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Telephone and Data Systems, Inc. (NYSE:TDS) just released its quarterly report and things are looking bullish. The company beat both earnings and revenue forecasts, with revenue of US$1.3b, some 2.3% above estimates, and statutory earnings per share (EPS) coming in at US$0.66, 216% ahead of expectations. This is an important time for investors, as they can track a company's performance in its report, look at what experts are forecasting for next year, and see if there has been any change to expectations for the business. So we collected the latest post-earnings statutory consensus estimates to see what could be in store for next year.
Taking into account the latest results, the current consensus from Telephone and Data Systems' three analysts is for revenues of US$5.36b in 2021, which would reflect a credible 3.4% increase on its sales over the past 12 months. Statutory earnings per share are expected to dive 56% to US$0.86 in the same period. Yet prior to the latest earnings, the analysts had been anticipated revenues of US$5.34b and earnings per share (EPS) of US$0.76 in 2021. Although the revenue estimates have not really changed, we can see there's been a nice increase in earnings per share expectations, suggesting that the analysts have become more bullish after the latest result.
The consensus price target was unchanged at US$31.90, implying that the improved earnings outlook is not expected to have a long term impact on value creation for shareholders. The consensus price target is just an average of individual analyst targets, so - it could be handy to see how wide the range of underlying estimates is. There are some variant perceptions on Telephone and Data Systems, with the most bullish analyst valuing it at US$42.50 and the most bearish at US$25.00 per share. As you can see, analysts are not all in agreement on the stock's future, but the range of estimates is still reasonably narrow, which could suggest that the outcome is not totally unpredictable.
These estimates are interesting, but it can be useful to paint some more broad strokes when seeing how forecasts compare, both to the Telephone and Data Systems' past performance and to peers in the same industry. One thing stands out from these estimates, which is that Telephone and Data Systems is forecast to grow faster in the future than it has in the past, with revenues expected to grow 3.4%. If achieved, this would be a much better result than the 0.02% annual decline over the past five years. Compare this against analyst estimates for the wider industry, which suggest that (in aggregate) industry revenues are expected to grow 4.3% next year. Although Telephone and Data Systems' revenues are expected to improve, it seems that the analysts are still bearish on the business, forecasting it to grow slower than the wider industry.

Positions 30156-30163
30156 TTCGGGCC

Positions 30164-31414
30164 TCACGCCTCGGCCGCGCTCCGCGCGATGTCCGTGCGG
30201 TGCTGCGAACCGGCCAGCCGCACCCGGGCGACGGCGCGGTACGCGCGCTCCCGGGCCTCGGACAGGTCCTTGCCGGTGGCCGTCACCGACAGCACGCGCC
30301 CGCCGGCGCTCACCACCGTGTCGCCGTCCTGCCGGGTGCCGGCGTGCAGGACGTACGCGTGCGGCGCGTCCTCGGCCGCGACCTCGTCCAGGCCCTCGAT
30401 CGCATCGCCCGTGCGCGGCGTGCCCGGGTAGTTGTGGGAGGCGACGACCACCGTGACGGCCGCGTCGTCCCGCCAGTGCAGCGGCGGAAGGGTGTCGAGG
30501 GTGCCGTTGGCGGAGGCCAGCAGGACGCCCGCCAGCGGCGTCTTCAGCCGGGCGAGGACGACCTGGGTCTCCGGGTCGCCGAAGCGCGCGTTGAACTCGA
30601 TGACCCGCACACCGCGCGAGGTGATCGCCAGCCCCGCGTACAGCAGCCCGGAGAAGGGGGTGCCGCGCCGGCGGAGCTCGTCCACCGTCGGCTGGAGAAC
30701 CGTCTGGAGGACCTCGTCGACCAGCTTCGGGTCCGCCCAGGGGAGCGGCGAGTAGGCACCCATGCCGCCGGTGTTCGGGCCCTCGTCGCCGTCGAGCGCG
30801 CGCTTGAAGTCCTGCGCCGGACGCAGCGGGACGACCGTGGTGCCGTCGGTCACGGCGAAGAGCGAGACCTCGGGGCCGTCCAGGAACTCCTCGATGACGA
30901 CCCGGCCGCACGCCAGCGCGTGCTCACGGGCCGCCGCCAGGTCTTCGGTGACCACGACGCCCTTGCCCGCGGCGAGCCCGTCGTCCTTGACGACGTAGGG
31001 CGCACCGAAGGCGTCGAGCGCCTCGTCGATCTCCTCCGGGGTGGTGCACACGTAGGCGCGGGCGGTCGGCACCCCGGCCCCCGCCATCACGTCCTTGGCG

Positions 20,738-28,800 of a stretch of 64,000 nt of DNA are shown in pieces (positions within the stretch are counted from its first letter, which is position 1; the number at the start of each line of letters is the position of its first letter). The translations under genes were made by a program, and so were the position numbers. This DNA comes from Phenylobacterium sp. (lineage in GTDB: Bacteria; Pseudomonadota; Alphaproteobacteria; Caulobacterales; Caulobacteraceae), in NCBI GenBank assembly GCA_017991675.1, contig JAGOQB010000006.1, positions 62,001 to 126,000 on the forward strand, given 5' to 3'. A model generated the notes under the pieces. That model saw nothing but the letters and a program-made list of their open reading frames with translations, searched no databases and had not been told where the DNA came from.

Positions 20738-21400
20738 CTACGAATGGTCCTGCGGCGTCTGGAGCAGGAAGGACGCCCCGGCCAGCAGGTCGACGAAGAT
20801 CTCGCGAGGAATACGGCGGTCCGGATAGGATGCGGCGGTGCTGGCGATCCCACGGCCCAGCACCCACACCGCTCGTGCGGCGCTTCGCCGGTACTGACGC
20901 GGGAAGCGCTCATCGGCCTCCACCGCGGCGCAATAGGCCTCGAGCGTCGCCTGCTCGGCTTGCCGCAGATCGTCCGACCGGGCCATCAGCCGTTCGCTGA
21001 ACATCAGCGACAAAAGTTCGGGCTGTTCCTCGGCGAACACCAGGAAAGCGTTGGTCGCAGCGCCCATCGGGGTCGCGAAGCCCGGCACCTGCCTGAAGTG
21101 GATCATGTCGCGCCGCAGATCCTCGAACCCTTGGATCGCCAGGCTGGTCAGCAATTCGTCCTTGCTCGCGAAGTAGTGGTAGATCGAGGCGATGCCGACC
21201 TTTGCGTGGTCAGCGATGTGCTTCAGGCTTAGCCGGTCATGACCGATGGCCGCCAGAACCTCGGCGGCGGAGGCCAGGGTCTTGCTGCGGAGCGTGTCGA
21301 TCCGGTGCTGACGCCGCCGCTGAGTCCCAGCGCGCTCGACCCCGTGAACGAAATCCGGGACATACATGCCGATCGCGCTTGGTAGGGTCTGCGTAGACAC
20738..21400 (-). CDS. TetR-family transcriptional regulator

The Bottom Line
The biggest takeaway for us is the consensus earnings per share upgrade, which suggests a clear improvement in sentiment around Telephone and Data Systems' earnings potential next year. On the plus side, there were no major changes to revenue estimates; although forecasts imply revenues will perform worse than the wider industry. The consensus price target held steady at US$31.90, with the latest estimates not enough to have an impact on their price targets.
Following on from that line of thought, we think that the long-term prospects of the business are much more relevant than next year's earnings. We have estimates - from multiple Telephone and Data Systems analysts - going out to 2023, and you can see them free on our platform here.
And what about risks? Every company has them, and we've spotted 4 warning signs for Telephone and Data Systems (of which 2 don't sit too well with us!) you should know about.
This article by Simply Wall St is general in nature. It does not constitute a recommendation to buy or sell any stock, and does not take account of your objectives, or your financial situation. We aim to bring you long-term focused analysis driven by fundamental data. Note that our analysis may not factor in the latest price-sensitive company announcements or qualitative material. Simply Wall St has no position in any stocks mentioned.
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